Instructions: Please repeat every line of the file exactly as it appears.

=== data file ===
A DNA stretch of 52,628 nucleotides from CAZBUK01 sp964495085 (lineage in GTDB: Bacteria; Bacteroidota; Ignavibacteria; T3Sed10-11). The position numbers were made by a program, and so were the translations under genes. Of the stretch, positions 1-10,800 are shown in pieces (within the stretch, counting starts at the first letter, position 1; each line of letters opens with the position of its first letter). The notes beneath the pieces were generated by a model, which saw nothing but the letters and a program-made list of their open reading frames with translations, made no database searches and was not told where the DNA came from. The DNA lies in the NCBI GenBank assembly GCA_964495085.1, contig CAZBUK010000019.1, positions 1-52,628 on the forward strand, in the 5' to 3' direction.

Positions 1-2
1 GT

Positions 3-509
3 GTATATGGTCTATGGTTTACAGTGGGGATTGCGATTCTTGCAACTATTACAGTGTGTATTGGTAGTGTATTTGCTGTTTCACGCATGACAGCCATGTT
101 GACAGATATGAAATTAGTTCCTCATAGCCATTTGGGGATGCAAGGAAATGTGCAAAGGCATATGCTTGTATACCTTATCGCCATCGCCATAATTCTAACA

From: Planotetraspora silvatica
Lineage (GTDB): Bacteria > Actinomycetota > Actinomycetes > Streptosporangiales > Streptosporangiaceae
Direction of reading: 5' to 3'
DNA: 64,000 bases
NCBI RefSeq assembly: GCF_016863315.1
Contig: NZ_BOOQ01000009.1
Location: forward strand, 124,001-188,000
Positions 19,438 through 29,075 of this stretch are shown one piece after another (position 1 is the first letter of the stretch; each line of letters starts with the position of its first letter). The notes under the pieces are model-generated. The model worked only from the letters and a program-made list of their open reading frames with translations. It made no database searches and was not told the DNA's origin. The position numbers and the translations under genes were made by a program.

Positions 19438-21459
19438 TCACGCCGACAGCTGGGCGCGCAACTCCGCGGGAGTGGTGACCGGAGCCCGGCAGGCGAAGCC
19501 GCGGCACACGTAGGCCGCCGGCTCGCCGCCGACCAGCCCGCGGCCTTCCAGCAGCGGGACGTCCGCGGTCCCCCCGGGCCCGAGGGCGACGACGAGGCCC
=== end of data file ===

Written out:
A DNA stretch of 52,628 nucleotides from CAZBUK01 sp964495085 (lineage in GTDB: Bacteria; Bacteroidota; Ignavibacteria; T3Sed10-11). The position numbers were made by a program, and so were the translations under genes. Of the stretch, positions 1-10,800 are shown in pieces (within the stretch, counting starts at the first letter, position 1; each line of letters opens with the position of its first letter). The notes beneath the pieces were generated by a model, which saw nothing but the letters and a program-made list of their open reading frames with translations, made no database searches and was not told where the DNA came from. The DNA lies in the NCBI GenBank assembly GCA_964495085.1, contig CAZBUK010000019.1, positions 1-52,628 on the forward strand, in the 5' to 3' direction.

Positions 1-2
1 GT

Positions 3-509
3 GTATATGGTCTATGGTTTACAGTGGGGATTGCGATTCTTGCAACTATTACAGTGTGTATTGGTAGTGTATTTGCTGTTTCACGCATGACAGCCATGTT
101 GACAGATATGAAATTAGTTCCTCATAGCCATTTGGGGATGCAAGGAAATGTGCAAAGGCATATGCTTGTATACCTTATCGCCATCGCCATAATTCTAACA

From: Planotetraspora silvatica
Lineage (GTDB): Bacteria > Actinomycetota > Actinomycetes > Streptosporangiales > Streptosporangiaceae
Direction of reading: 5' to 3'
DNA: 64,000 bases
NCBI RefSeq assembly: GCF_016863315.1
Contig: NZ_BOOQ01000009.1
Location: forward strand, 124,001-188,000
Positions 19,438 through 29,075 of this stretch are shown one piece after another (position 1 is the first letter of the stretch; each line of letters starts with the position of its first letter). The notes under the pieces are model-generated. The model worked only from the letters and a program-made list of their open reading frames with translations. It made no database searches and was not told the DNA's origin. The position numbers and the translations under genes were made by a program.

Positions 19438-21459
19438 TCACGCCGACAGCTGGGCGCGCAACTCCGCGGGAGTGGTGACCGGAGCCCGGCAGGCGAAGCC
19501 GCGGCACACGTAGGCCGCCGGCTCGCCGCCGACCAGCCCGCGGCCTTCCAGCAGCGGGACGTCCGCGGTCCCCCCGGGCCCGAGGGCGACGACGAGGCCC